Presentation on theme: "Economic Preferences and Obesity in a Low-Income African-American Community Angela de Oliveira, Tammy Leonard, Kerem Shuval, Celette Skinner, James Murdoch,"— Presentation transcript:
Economic Preferences and Obesity in a Low-Income African-American Community Angela de Oliveira, Tammy Leonard, Kerem Shuval, Celette Skinner, James Murdoch, Catherine Eckel
Health and the Project Unique population with high policy interest Multifaceted data collection effort Interdisciplinary research team: Health researchers with economists, psychologists Many different measures related to well-being Physical environment Household survey Health behavior Incentivized preference measures OPPORTUNITY to study obesity We ask: Why is obesity higher among low-income African Americans?
Obesity and Preferences Economists believe behavior is driven by underlying preferences 1.Risk aversion: avoiding risk motivates safe, cautious behavior 2.Patience: a long-run perspective motivates behavior that makes future outcomes better Both lead to healthier behavioral choices
Obesity BMI LevelNumber of subjects % of population US population (approx) Under or normal weight 4830.829.5 Overweight3723.735.2 Obese 12717.319.8 Obese 22113.59.2 Obese 32314.76.3
Time Preferences Valencia 2011 Trust 7 Patience variablePercent Never patient (0 patient decisions) 41.7 Somewhat patient (1-3 patient decisions) 45.5 Very patient (4-6 patient decisions) 12.8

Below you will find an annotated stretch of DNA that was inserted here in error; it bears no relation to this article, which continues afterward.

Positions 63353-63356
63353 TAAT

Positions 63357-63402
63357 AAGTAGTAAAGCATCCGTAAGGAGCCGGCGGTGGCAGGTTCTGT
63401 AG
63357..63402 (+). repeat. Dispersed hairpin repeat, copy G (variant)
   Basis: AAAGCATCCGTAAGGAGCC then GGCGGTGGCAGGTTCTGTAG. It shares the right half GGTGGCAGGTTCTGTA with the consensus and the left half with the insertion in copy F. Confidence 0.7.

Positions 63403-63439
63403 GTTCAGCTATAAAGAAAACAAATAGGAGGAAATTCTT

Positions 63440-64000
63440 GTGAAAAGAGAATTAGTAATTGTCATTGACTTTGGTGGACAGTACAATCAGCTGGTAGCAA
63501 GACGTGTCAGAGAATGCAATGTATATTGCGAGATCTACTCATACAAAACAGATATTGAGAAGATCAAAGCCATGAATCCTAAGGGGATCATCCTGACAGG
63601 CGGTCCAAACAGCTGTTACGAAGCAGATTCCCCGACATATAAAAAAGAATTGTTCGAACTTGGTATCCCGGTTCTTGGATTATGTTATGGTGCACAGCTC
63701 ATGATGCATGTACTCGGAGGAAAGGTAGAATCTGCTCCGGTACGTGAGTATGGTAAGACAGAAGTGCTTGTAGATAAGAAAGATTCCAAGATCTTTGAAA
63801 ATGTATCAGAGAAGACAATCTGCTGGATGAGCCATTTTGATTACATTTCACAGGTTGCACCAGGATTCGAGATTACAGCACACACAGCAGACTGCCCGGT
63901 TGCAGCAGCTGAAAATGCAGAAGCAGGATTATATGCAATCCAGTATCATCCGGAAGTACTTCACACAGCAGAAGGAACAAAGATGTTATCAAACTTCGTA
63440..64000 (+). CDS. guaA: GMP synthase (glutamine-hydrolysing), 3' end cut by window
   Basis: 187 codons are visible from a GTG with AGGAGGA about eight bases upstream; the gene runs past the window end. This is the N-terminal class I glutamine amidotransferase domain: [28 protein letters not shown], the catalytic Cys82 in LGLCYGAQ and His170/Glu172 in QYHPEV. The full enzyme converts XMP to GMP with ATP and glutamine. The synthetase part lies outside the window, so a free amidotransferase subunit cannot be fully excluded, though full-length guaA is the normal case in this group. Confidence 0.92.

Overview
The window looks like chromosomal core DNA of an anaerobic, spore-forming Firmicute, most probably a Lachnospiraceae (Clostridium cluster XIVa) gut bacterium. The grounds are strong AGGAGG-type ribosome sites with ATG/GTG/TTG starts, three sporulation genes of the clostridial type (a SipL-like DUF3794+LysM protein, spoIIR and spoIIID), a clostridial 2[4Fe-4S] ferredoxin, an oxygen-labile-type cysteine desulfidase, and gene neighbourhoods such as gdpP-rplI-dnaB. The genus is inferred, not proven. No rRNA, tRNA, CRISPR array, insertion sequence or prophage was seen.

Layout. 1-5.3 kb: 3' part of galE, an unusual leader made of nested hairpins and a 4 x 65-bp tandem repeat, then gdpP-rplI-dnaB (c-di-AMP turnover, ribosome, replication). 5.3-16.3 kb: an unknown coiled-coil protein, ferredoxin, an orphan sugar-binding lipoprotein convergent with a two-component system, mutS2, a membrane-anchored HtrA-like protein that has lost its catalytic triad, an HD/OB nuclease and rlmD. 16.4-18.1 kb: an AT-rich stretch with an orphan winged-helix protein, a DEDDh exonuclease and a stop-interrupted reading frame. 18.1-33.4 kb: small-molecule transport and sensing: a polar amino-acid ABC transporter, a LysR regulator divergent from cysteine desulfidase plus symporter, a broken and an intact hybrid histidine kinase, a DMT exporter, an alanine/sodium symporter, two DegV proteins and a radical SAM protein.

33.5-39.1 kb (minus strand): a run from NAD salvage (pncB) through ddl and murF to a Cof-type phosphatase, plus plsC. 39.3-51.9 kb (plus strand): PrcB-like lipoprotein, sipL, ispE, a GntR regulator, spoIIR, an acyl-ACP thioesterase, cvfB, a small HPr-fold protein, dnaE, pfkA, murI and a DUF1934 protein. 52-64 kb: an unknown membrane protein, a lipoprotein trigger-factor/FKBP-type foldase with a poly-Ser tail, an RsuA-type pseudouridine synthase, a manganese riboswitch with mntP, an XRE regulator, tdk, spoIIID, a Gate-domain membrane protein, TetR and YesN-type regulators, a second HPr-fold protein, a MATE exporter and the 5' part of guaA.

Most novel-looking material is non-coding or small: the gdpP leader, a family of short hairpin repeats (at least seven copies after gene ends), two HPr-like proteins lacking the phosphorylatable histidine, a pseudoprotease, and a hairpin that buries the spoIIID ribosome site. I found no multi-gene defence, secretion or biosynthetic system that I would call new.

Data 496 participants completed household survey 198 of these completed incentivized tasks; 156 complete data Primary dependent variable: Obesity Secondary dependent variables: Exercise: 38% yes TV: Mean = 5.7 hours/wk Data analysis strategy: predict obesity category Primary independent variables: Risk tolerance, Patience Controls: Gender, race, age, income, marital status, children, health insurance, unemployed, self-reported health status
Results Risk: Positively related to Obesity Positively related to Exercise Positively related to TV Patience: No relationship to Obesity Positively related to Exercise No relationship to TV
Conclusion Risk tolerance is related to obesity, despite also being related to exercise; Sedentary behavior may play a more important role No relationship between patience and obesity for this population In another study, patience is related to exercise. Participants who believe their health is good are MORE likely to be obese, but also to exercise. Policy implications: Efforts to reduce risk and encourage physical activity may reduce obesity Information may impact perceptions of future consequences of unhealthy behaviors Direct measurement and examination of economic preferences might lead to a more targeted approach at applying behavioral economic concepts to health issues.
Related papers Leonard, Tammy, Kerem Shuval, Angela de Oliveira, Celette Sugg Skinner, Catherine Eckel, James C. Murdoch. (2012) “Health Behavior and Behavioral Economics: Economic Preferences and Physical Activity Stages of Change in a Low-Income African American Community.” Forthcoming, American Journal of Health Promotion, forthcoming. Shuval, K., Leonard, T., Skinner, C., Caughy, M., Kohl, H., Murdoch, J.C. (2012). “Sedentary Behaviors And Obesity Among A Low Income, Ethnic Minority Population.” Journal of Physical Activity and Health, In Press. Leonard, T.C.M., Caughy, M.O., Mays, J.K., Murdoch, J.C. (2011). “Systemic Neighborhood Observations at High Spatial Resolution: Methodology and Assessment of Potential Benefits.” PLoS ONE 6(6): e20225.doi: 10.1371/journal.pone.0020225. Leonard, T.C.M., Croson, R.T.A., Oliviera, A.C.M. (2010). “Social Capital and Public Goods.” Journal of Socio-Economics Vol. 39 Issue 4.